What has Michael Woodhouse actually got right about employment relations?

Written By: - Date published: 9:30 am, March 5th, 2015 - 17 comments
Categories: business, employment, workers' rights - Tags: , , , ,

With a caucus of 59, the National Party must have at least one person on the roster who understands basic employment law. The received wisdom is that National is the party of business, the party of employers, the party of job creation; there should be any number of MPs in their ranks who are qualified to talk about the state of work rights and wages.

Unfortunately, the person they’ve chosen to be the Minister of Workplace Relations and Safety, Michael Woodhouse, is not one of them.

In his latest outing, questioned by Campbell Live on the outright exploitation of workers on zero-hour contracts – in which workers are obliged to show up at a moment’s notice but have no minimum guaranteed hours for the week – literally everything he said is incorrect, misleading, or utterly – deliberately – ineffectual.

“I have worked on casual as a student and on my return from an OE – they’re an important part of the workplace”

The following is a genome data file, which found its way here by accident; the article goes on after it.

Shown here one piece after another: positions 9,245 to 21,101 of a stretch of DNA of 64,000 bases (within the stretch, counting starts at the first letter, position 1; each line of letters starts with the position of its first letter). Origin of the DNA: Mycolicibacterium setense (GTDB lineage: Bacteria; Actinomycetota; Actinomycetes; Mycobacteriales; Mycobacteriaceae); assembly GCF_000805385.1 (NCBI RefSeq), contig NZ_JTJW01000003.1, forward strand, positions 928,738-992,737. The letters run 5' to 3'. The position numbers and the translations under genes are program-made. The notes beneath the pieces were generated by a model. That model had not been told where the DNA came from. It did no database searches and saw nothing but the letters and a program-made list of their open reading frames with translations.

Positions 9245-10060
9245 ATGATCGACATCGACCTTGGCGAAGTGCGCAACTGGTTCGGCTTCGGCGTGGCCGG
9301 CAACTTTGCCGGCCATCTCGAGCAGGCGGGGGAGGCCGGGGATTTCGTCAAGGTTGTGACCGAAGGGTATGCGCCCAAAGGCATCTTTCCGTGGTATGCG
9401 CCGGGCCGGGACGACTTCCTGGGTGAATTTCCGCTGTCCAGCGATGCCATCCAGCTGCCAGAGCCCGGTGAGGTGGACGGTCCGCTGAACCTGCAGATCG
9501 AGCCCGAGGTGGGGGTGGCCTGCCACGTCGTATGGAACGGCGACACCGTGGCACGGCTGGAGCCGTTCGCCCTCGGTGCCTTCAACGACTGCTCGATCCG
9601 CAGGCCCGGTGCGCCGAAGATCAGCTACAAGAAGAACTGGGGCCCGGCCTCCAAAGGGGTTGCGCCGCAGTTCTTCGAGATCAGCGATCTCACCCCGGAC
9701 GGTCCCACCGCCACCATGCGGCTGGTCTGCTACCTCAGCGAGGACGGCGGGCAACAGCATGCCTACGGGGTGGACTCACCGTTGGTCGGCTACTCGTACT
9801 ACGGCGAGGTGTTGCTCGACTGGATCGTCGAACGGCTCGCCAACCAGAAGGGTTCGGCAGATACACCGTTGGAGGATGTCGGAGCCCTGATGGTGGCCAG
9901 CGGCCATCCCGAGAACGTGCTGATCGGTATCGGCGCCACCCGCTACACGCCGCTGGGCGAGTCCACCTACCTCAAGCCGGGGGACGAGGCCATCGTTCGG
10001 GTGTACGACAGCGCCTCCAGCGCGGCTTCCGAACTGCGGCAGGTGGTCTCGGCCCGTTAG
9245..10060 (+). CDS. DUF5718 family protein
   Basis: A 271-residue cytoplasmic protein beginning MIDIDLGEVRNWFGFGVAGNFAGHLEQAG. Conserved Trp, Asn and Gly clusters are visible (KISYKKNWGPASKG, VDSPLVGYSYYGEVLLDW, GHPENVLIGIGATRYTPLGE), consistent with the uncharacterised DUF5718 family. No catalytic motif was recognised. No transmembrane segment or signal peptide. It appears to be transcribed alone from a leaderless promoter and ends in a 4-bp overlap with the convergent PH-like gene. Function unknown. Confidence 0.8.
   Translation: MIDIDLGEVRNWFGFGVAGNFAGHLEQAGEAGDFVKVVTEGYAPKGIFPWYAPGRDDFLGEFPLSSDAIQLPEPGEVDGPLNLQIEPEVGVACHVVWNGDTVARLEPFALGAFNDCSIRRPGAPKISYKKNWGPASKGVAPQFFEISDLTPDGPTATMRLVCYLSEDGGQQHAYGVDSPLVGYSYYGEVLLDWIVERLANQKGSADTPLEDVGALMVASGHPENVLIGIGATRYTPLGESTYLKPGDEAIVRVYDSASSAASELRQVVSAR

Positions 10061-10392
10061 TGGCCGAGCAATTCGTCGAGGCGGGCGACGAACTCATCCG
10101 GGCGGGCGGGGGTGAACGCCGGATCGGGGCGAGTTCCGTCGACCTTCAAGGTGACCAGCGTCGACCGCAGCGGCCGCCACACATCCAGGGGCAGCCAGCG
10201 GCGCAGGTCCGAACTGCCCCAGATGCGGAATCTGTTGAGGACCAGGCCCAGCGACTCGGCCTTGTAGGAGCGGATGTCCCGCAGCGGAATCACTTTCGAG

Zero-hour contracts are not casual contracts. Under a casual contract, workers aren’t at risk of being fired if they turn down the hours offers. A worker who is expected to show up for regular hours – even if those hours are granted at the manager’s whim – isn’t a casual worker.

Either Woodhouse knows this, and his comment is a smokescreen, or he doesn’t, and shouldn’t have the job he has.

“It might be possible that Mohammad has Work and Income New Zealand (WINZ) opportunities available to him, but obviously everybody’s situation is different,” says Mr Woodhouse. “But it may be possible that he get support that way.”

Because Work and Income are just desperate to hand out cash to people who have jobs. They find it difficult enough to provide adequate assistance to people who literally can’t work, Minister.

But don’t you love the party of business and job creation demanding that the state effectively subsidise businesses to treat their workers poorly?